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What does "Does not have minimum availability" mean?

A GitHub discussion was found, but it is not clear to me what the error message means.

4
  • 1
    Not enough cpu share or memory exhausted...
    – Tensibai
    Apr 27 '18 at 13:32
  • Hi @030, how you have fixed this issue? please! Jul 5 '18 at 6:25
  • @AbdulRehman Please check the accepted answer
    – 030
    Jul 5 '18 at 16:36
  • 1
    In my case I had only 2 t2.micro EC2 instances :) Adding more resolved the issue.
    – x-yuri
    Oct 1 at 0:28
19

As @Tensibai indicated in one the comments, this could be caused as there is insufficient CPU or memory, but that is not always the case.

For example, a helm chart was just deployed, it failed and the workload in GCP indicated that:

Pod errors: CrashLoopBackOff

Based on the comment of @Tensibai the first impression was that there were insufficient resources, but further analysis using kubectl describe pod <pod-name> indicated that in this case the livenessProbe check failed:

Liveness probe failed: Get http://10.16.0.13:80/: dial 
tcp 10.16.0.13:80: getsockopt: connection refused

In summary, the Does not have minimum availability message is generic. Multiple issues could trigger this and more in dept analysis is required to find the actual error.

4
  • Hi @030, what is the solution? Jul 5 '18 at 5:37
  • 1
    @AbdulRehman the livenessProbe failed
    – 030
    Jul 5 '18 at 16:47
  • 2
    Does not have minimum availability simply means that not enough pods are running to meet the required replicasets then? Oct 3 '19 at 17:59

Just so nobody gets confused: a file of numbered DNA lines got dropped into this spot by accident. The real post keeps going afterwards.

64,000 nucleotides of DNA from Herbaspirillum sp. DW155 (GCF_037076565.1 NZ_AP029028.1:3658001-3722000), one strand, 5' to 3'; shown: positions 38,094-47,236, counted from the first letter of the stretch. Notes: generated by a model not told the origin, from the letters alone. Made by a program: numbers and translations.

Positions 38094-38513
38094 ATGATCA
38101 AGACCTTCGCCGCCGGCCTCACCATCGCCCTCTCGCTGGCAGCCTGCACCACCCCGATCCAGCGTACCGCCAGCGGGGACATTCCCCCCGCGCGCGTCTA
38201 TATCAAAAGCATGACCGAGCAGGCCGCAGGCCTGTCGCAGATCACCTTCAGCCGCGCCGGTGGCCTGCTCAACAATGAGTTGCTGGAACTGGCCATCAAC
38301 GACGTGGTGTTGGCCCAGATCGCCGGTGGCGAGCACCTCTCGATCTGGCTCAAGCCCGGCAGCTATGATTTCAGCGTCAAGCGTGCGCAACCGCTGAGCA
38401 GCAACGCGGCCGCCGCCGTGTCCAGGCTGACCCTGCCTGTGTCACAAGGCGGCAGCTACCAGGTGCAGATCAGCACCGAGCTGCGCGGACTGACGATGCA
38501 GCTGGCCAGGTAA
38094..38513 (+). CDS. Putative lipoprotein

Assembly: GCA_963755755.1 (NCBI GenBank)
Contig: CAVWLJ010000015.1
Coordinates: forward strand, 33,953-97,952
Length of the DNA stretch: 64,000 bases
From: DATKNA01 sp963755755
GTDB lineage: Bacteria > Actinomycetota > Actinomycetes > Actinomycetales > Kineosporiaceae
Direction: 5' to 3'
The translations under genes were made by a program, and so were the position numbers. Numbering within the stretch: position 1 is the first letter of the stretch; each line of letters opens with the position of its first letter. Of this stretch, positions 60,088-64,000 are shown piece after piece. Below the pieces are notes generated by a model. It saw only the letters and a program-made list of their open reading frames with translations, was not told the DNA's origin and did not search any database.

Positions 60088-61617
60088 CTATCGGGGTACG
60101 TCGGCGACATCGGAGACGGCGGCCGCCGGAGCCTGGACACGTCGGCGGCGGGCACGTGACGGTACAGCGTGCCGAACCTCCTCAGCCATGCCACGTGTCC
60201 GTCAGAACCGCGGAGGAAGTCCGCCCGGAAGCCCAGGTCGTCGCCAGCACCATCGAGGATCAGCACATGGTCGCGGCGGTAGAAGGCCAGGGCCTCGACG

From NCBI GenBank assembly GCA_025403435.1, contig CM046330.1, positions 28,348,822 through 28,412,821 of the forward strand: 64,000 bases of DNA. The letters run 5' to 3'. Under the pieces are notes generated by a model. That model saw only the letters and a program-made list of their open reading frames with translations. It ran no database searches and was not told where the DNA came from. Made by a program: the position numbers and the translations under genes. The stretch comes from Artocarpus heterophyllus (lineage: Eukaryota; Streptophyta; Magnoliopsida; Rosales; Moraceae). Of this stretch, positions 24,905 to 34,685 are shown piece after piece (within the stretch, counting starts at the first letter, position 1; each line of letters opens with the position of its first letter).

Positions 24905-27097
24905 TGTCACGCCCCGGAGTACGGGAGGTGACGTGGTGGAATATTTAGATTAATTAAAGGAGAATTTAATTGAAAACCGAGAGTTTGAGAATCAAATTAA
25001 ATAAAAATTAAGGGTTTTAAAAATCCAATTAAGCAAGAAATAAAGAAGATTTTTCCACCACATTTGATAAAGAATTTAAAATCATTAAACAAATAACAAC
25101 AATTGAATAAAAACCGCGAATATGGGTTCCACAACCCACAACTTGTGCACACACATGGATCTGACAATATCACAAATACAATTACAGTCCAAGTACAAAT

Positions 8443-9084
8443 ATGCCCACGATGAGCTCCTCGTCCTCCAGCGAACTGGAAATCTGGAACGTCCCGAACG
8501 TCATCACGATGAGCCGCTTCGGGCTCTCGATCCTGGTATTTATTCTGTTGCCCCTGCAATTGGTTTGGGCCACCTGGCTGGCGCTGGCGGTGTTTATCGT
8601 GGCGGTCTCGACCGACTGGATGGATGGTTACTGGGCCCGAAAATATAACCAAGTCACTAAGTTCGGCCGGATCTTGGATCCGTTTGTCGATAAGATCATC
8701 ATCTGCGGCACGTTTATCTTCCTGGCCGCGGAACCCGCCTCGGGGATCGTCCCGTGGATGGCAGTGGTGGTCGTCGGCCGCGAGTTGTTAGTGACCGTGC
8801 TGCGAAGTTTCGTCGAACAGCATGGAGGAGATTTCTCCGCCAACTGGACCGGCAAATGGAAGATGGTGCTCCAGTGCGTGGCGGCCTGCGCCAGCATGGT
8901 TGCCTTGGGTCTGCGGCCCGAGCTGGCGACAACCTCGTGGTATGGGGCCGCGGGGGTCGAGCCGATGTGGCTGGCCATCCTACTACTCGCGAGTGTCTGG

• 2
    Kubernetes declarative approach works well but is hell to debug. your answer revealed more information! I wonder why the error doesn't appear in the forefront Aug 26 '20 at 6:34
3

Just want to throw out an example of it not being the CPU / mem.

I remade a cluster, which included a new node pool, nodes, etc. Then tried re-deploying some of the pods that were on the previous cluster. 3 of them were working, and one kept showing "Does not have minimum availability".

It turns out, the pod in question's deployment file had spec.template.spec.nodeName hard-coded to one of the nodes from the previous cluster. In the new cluster, that node does not exist, so it failed.

Review your k8s deployment file (.yaml or .json) if you are running into this issue and the other solutions don't work. Maybe even service files as well.

1

If your persistent volumes aren't creating, it'll cause this error. So add DISK to CPU/Mem/NodeSpec requirements.

1

I have faced a similar error for my Gitlab runner deployment on the GKE cluster. As you can see from the error, something is wrong with our pods. Why shouldn't we go and check the pod status?

kubectl describe pods -n namespace 

You will get a fair idea about what's the real issue behind the error “Does not have minimum availability”.

In my case, the node was unable to pull the image for my deployment from the google container registry (GCR). I checked the permission for the service account used for k8s-cluster to pull the images from GCR.

I provided the correct roles and then it worked. Roles:

  • storage
  • object
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